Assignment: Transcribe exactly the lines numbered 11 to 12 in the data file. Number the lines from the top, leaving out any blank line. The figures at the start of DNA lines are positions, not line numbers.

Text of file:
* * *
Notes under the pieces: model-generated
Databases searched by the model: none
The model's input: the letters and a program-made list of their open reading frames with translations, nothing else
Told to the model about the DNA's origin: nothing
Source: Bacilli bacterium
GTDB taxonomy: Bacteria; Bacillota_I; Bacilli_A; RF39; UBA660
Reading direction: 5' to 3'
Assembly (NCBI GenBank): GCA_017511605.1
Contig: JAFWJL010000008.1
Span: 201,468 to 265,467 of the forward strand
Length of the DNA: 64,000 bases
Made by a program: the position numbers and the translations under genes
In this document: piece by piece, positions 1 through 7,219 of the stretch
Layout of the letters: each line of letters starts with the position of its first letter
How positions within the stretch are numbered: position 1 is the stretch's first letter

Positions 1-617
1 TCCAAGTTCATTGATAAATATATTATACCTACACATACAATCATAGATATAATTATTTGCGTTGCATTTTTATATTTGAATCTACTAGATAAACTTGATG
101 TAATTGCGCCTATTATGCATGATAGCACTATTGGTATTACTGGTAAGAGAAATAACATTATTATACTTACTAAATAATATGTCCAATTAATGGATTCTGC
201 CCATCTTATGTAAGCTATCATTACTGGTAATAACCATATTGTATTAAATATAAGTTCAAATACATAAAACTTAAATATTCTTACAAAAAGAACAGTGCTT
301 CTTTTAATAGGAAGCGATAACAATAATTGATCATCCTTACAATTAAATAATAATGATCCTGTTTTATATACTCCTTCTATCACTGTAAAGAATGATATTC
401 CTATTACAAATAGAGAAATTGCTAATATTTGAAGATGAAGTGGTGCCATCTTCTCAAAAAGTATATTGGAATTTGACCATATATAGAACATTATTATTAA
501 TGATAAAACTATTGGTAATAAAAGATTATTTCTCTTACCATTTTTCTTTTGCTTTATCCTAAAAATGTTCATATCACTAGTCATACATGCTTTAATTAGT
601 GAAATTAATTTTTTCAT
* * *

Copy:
Length of the DNA: 64,000 bases
Made by a program: the position numbers and the translations under genes